Feeling Overwhelmed? You Need an MVD—That’s Minimum Viable Day
I’m a product director at a corporate financial tech company. Which means I bloody love a TLA (three-letter acronym). Yes, I know the fact that I wrote an acronym about an acronym is lame. I am lame.
One concept that’s thrown around regularly is the MVP, or minimum viable product. The term originates from The Lean Startup by Eric Ries, who describes an MVP as “[the] version of a new product which allows a team to collect the maximum amount of validated learning about customers with the least effort.”
The whole point of an MVP is to get something very basic out there to prove the business model, test key hypotheses, and gather data so you can iterate your product development based on facts, rather than theory.
A good MVP is quick, simple to implement, and contains the minimum feature set to be usable and deliver some value to the customer.
It should not be lofty, effortful, and costly. Priority is on shipping over perfection: getting your product out there to start gaining traction and learning from reality, not just theory.
“So, what’s this got to do with me and my increasingly stressful work life, constant feeling of languishing, and impending burnout?” I hear you ask. Good question, my smart reader.
Well, what if you could apply the “minimum viable” concept to other things in life, not just product development in business? Like, your actual day?
Welcome to the concept of the minimum viable day.
The idea for this came about on a morning when I woke up and felt crushing anxiety. Come on, peeps, you know what I’m on about here. Tight chest, sense of impending doom, a million racing thoughts. An “oh god, I wish I didn’t have to work today” kind of day.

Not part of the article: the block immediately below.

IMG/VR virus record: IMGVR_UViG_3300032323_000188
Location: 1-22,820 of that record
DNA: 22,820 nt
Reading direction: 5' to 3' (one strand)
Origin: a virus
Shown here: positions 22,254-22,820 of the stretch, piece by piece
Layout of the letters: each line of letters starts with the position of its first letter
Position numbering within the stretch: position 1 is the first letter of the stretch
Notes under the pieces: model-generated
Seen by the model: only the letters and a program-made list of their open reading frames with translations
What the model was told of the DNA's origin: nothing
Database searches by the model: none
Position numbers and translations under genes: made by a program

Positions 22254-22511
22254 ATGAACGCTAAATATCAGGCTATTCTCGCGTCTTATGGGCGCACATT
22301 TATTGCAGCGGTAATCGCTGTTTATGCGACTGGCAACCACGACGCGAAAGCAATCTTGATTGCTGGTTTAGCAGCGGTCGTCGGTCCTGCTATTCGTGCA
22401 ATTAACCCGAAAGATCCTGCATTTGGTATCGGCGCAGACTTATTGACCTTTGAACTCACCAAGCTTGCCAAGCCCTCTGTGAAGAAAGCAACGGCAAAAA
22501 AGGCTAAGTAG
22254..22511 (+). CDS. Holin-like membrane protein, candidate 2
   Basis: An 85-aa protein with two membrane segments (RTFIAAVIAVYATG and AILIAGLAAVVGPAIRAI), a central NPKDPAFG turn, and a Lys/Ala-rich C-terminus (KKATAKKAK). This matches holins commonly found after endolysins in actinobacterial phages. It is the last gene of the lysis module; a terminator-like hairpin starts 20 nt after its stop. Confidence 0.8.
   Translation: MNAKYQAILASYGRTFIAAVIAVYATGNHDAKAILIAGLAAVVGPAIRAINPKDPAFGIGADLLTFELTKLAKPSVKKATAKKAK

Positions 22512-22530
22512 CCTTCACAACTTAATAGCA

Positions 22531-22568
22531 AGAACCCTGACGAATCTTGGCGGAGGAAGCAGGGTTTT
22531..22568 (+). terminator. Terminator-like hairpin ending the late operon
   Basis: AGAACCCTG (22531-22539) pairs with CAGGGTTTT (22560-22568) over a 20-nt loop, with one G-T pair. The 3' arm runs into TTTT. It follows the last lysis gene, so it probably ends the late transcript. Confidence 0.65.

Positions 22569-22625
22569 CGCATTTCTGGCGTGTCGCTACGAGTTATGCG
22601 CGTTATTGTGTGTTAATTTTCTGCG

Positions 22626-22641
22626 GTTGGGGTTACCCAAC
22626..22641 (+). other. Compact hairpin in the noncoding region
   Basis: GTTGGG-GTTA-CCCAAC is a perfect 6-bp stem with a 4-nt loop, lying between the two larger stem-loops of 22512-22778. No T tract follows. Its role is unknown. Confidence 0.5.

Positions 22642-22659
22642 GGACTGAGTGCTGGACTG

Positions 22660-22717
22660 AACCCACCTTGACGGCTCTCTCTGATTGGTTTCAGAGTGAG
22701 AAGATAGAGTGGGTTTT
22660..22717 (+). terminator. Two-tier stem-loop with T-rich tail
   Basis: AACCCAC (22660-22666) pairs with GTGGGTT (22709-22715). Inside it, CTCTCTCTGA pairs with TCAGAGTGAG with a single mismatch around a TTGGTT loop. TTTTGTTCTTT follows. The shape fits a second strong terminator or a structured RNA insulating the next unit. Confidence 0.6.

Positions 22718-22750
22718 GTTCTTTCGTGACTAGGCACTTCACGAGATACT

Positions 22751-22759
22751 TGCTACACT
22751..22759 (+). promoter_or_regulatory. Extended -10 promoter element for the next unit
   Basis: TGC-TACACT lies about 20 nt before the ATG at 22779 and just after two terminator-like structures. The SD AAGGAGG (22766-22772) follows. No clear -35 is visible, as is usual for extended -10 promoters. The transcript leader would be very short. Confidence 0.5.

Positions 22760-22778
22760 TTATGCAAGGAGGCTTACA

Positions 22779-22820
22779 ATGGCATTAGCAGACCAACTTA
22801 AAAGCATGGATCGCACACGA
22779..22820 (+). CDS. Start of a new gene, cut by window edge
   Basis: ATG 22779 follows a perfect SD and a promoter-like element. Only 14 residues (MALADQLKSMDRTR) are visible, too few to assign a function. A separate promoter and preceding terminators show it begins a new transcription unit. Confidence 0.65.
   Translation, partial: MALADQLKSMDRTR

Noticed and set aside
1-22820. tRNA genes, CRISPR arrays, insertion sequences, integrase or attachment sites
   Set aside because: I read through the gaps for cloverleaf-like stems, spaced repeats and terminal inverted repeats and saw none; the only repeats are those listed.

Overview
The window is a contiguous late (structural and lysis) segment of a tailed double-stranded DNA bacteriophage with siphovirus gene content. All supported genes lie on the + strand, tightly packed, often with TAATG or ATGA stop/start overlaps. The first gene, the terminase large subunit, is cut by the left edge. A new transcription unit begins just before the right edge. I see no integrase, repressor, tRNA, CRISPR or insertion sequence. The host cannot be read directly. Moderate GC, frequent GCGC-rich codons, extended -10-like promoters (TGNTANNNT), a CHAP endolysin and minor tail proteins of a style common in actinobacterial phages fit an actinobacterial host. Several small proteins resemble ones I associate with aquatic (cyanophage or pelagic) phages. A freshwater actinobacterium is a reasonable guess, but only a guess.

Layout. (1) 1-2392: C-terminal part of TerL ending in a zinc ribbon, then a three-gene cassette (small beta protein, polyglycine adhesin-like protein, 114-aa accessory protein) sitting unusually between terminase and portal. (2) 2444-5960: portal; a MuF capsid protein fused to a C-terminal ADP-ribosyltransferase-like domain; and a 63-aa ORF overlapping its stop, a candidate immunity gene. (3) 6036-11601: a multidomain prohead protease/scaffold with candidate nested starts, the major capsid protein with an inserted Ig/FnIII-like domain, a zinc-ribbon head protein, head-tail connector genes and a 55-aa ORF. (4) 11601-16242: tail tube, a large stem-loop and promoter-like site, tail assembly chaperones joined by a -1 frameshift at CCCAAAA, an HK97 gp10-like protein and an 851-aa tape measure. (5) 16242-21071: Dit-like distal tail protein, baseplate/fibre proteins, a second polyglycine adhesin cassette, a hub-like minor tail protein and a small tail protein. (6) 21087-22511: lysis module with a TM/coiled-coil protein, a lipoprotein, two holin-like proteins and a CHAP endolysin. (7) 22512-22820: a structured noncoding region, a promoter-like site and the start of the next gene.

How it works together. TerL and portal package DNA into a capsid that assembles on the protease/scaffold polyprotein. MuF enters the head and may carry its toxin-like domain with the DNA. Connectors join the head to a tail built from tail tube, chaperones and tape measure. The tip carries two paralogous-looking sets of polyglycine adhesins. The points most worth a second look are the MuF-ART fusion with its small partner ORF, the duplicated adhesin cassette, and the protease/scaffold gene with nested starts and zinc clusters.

These kind of days can come out of nowhere, but they are usually linked to:
- A little bit of overwork here.
- A little bit of neglecting self-care over there.
- A pinch of pressure from colleagues.
- A smidge of the inner critic sprinkled on top.
It all adds up to the perfect recipe for a nice plate of anxiety stew, thank you very much.
My partner found me trying to hide from the world and gave me some great advice: “You just have to get through today. It doesn’t have to be the best day—it just has to be a day. Just do the minimum you need to do. Make it a minimum viable day.”
Yeah, that’s right, guys, I did not invent the minimum viable day. My boyfriend did. And now I stole it and wrote about it. (He doesn’t mind, I promise.)
Anyway, I took his advice, and guess what? It has been revolutionary.
So, how does it work?
How to have a great minimum viable day: The 5 Ps
When you’re feeling crappy, the last thing you want to do is follow some rules. Tough shit. You’re going to need my five steps below to have a great minimum viable day. (They also apply to building a great minimum viable product, but that’s for another day, when you’re feeling up to building stuff.)
1. Be clear about the purpose